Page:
The legislature declares that the interest of all of the people shall be paramount in the management of shorelines of statewide significance. The department, in adopting guidelines for shorelines of statewide significance, and local government, in developing master programs for shorelines of statewide significance, shall give preference to uses in the following order of preference which:

(1) Recognize and protect the statewide interest over local interest;

(2) Preserve the natural character of the shoreline;

(3) Result in long term over short term benefit;

(4) Protect the resources and ecology of the shoreline;

(5) Increase public access to publicly owned areas of the shorelines;

(6) Increase recreational opportunities for the public in the shoreline;

(7) Provide for any other element as defined in RCW
90.58.100 deemed appropriate or necessary.

In the implementation of this policy the public's opportunity to enjoy the physical and aesthetic qualities of natural shorelines of the state shall be preserved to the greatest extent feasible consistent with the overall best interest of the state and the people generally. To this end uses shall be preferred which are consistent with control of pollution and prevention of damage to the natural environment, or are unique to or dependent upon use of the state's shoreline. Alterations of the natural condition of the shorelines of the state, in those limited instances when authorized, shall be given priority for single-family residences and their appurtenant structures, ports, shoreline recreational uses including but not limited to parks, marinas, piers, and other improvements facilitating public access to shorelines of the state, industrial and commercial developments which are particularly dependent on their location on or use of the shorelines of the state and other development that will provide an opportunity for substantial numbers of the people to enjoy the shorelines of the state. Alterations of the natural condition of the shorelines and shorelands of the state shall be recognized by the department. Shorelines and shorelands of the state shall be appropriately classified and these classifications shall be revised when circumstances warrant regardless of whether the change in circumstances occurs through man-made causes or natural causes. Any areas resulting from alterations of the natural condition of the shorelines and shorelands of the state no longer meeting the definition of "shorelines of the state" shall not be subject to the provisions of chapter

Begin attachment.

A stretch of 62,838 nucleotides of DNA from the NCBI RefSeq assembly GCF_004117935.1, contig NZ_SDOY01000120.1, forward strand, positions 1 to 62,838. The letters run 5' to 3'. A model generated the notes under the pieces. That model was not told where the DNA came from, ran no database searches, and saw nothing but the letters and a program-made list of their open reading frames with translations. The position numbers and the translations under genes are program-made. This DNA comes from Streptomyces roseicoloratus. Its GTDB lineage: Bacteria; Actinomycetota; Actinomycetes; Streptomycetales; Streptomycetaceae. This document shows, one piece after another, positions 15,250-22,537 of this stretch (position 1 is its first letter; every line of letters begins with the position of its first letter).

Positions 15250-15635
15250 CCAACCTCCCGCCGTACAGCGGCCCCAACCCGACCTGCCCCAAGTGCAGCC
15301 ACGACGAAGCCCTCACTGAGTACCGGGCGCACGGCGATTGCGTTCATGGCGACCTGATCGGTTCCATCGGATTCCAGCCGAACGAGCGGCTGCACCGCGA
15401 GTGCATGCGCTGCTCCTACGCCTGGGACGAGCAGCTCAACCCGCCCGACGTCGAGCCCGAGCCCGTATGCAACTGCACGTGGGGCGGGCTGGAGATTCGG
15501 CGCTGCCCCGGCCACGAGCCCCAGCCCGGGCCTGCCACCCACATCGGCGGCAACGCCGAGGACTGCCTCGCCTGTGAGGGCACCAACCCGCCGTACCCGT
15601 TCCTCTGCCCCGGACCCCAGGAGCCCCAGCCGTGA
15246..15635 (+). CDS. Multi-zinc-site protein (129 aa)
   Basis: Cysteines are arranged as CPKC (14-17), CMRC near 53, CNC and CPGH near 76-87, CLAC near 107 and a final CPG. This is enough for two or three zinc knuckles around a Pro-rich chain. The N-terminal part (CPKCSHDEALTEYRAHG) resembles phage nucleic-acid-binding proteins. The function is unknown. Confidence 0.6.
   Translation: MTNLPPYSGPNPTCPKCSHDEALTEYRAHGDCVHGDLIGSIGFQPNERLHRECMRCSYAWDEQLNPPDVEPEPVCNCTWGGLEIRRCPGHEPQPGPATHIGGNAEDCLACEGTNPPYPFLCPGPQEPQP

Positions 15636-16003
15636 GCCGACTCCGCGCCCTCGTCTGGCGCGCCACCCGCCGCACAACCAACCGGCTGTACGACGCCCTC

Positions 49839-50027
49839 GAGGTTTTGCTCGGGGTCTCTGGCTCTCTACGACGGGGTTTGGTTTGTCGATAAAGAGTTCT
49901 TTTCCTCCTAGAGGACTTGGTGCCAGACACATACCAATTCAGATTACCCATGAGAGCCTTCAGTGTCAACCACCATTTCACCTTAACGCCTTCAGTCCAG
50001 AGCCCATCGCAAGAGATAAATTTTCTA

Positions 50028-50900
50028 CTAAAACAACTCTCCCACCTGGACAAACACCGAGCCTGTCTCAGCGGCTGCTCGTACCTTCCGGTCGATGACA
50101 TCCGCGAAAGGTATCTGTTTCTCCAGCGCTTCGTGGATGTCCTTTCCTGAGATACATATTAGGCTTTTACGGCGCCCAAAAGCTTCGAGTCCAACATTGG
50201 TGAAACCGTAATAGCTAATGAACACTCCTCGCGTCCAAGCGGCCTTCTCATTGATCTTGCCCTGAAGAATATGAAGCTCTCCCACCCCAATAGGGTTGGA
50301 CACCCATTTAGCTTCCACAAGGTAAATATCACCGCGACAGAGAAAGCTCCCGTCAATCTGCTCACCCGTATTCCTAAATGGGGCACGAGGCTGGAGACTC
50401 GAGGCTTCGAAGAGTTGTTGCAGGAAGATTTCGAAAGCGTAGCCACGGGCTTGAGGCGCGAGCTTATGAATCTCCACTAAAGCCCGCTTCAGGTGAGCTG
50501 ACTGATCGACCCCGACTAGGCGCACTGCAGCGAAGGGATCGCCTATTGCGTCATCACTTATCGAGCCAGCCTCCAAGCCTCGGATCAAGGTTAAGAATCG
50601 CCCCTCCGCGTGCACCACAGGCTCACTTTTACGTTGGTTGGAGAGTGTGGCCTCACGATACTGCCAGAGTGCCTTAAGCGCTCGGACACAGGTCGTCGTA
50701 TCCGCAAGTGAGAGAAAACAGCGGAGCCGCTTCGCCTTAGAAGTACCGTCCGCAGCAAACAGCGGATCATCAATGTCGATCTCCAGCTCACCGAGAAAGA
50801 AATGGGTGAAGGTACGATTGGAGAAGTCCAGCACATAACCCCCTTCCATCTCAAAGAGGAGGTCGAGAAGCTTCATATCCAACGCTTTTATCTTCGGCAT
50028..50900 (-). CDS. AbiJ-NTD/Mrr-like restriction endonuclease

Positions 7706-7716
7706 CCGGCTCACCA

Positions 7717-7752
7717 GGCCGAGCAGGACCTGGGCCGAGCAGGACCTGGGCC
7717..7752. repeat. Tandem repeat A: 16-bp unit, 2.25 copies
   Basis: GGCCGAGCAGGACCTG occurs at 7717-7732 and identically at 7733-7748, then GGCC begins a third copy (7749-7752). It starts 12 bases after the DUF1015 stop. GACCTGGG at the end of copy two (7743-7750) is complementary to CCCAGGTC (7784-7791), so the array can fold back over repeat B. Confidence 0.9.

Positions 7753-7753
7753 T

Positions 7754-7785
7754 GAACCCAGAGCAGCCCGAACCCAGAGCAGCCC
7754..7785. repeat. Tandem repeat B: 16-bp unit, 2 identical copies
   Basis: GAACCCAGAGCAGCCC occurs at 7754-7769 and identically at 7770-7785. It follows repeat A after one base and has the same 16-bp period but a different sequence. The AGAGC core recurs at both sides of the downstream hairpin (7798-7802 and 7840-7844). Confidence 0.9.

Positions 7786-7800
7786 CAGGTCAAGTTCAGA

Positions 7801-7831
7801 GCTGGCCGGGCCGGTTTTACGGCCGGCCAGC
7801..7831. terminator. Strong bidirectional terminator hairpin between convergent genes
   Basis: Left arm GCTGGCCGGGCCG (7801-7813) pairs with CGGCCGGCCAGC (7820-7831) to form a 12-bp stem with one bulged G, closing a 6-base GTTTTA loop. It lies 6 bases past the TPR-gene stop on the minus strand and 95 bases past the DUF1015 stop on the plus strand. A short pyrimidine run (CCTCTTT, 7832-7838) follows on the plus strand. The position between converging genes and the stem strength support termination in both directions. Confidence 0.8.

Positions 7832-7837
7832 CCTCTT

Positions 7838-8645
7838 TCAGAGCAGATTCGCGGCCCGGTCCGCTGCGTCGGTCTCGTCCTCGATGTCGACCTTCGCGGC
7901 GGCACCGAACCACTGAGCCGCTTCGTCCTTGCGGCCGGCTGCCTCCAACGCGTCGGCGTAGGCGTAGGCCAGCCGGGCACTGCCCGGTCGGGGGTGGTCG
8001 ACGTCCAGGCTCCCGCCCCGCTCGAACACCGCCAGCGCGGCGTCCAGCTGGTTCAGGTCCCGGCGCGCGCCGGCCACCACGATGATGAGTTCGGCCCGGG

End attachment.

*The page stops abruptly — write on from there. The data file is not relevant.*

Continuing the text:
90.58 RCW.

Permitted uses in the shorelines of the state shall be designed and conducted in a manner to minimize, insofar as practical, any resultant damage to the ecology and environment of the shoreline area and any interference with the public's use of the water.